A combination of financing methods can help you come up with financing for education. Make sure to use any tax-deductible methods for which you qualify.
If you will be 59 ½ years of age during the time that your child is in college, you can use a Roth IRA as investment means. This can be useful because withdrawals will be tax free, if you have had the account for a minimum of five years. Even if you will be younger than 59 ½ during the time, you can still use Roth IRAs to your advantage. You can actually withdraw contributions without paying penalties and taxes, and you can use your earnings to pay for college without a penalty. However, you will have to pay taxes in this case. Note that the taxes are not applied to the proceeds from Education IRAs, but contributions are limited. This may pay for some college expenses if you begin when your child is very young, but it will not pay for an entire four-year degree.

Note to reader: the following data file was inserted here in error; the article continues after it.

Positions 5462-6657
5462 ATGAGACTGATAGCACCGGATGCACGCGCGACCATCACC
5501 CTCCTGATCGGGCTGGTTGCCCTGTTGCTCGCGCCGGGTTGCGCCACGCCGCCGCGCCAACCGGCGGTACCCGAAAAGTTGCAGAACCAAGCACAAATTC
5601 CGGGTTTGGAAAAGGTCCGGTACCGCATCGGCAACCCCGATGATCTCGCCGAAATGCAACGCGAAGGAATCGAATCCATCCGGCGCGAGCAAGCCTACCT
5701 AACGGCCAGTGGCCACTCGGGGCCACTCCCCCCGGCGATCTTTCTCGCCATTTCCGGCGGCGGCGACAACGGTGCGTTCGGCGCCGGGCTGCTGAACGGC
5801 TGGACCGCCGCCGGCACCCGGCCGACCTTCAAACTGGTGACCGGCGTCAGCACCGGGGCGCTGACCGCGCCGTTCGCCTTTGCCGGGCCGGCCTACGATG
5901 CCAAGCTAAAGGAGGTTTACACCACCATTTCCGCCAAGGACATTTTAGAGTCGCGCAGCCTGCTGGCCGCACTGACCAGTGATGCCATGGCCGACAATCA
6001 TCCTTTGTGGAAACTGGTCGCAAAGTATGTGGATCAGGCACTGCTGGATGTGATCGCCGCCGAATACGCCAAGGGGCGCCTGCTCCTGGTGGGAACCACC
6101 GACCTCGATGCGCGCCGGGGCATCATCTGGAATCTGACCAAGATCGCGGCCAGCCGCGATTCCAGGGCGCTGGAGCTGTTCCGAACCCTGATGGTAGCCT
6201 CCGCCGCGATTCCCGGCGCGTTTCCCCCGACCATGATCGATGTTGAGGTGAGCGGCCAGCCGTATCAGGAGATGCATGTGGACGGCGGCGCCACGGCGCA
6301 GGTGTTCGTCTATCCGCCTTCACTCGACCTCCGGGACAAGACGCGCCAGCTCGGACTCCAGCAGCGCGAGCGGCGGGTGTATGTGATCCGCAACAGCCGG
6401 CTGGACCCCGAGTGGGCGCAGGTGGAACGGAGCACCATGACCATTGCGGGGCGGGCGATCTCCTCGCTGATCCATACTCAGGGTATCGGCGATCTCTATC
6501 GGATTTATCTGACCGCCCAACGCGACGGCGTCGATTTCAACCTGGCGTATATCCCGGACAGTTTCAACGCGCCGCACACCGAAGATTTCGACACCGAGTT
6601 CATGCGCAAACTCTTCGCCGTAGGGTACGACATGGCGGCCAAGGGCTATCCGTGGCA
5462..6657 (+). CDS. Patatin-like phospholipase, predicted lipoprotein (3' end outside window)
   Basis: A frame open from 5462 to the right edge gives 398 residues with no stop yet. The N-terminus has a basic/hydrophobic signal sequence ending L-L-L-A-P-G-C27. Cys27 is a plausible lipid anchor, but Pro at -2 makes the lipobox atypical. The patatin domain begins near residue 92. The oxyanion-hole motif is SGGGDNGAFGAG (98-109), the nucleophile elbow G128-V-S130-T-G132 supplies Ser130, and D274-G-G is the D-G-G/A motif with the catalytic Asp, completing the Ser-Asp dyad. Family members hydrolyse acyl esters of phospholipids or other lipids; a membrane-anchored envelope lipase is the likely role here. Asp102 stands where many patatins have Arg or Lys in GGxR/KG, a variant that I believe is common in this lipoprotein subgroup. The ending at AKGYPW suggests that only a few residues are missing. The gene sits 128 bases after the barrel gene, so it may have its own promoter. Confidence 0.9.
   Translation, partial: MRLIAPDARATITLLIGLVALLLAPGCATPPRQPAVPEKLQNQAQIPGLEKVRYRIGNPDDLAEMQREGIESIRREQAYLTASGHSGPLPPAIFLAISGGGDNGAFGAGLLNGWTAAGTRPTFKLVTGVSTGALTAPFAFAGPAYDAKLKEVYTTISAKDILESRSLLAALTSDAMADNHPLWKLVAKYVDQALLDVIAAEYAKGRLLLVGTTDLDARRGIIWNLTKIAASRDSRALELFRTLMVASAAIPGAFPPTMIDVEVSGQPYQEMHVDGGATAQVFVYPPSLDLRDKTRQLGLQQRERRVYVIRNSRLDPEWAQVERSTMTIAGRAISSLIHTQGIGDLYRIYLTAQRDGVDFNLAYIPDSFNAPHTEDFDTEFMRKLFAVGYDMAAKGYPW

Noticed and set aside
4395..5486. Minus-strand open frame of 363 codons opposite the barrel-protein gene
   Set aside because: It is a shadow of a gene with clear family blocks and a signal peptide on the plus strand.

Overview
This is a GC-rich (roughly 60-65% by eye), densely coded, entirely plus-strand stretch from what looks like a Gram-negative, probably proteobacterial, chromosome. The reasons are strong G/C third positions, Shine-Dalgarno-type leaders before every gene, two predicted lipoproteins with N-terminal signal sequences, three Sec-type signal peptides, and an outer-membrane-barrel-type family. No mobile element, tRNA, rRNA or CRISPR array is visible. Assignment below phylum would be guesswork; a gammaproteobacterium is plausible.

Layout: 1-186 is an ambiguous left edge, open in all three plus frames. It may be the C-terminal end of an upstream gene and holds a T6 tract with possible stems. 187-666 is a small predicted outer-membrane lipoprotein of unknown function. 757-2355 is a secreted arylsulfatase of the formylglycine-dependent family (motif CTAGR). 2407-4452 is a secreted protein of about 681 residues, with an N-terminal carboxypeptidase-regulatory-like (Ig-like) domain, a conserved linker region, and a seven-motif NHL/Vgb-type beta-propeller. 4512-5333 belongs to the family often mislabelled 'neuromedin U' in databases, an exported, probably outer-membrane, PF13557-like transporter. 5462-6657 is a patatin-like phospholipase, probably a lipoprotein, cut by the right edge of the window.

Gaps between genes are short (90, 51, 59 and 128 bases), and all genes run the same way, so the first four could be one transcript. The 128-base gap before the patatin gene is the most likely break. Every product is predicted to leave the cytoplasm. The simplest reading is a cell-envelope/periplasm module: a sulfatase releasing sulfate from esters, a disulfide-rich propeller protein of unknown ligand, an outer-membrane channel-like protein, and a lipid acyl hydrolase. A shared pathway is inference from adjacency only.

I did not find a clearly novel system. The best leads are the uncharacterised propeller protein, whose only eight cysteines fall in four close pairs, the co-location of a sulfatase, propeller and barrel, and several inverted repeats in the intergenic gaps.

Other options include the Hope Scholarship Credit, which allows a deduction of 100 percent of the first $1,000 of qualified tuition and fees and 50 percent of the next $1,000. The maximum is $1,500 per year. It helps out, but it is not a type of education financing that can pay for the entire college education.
A financing option that can make a bigger impact is the state college savings (529) plan. It gives a chance to earn stock-market returns on college savings that you do not need for many years. The contributions grow tax-deferred until the funds are used to cover college. After this, earnings are taxed at the student's tax rate. If the money is not used to finance college education, a penalty of 10 to 15% of your accumulated earnings or 1% of the account balance is applied. Another type of 529 plan, the prepaid tuition plans, are great financing options when tuition rates are rising at around 10% a year. However, when tuition increases level off at 4 to 5%, the plan is not very useful.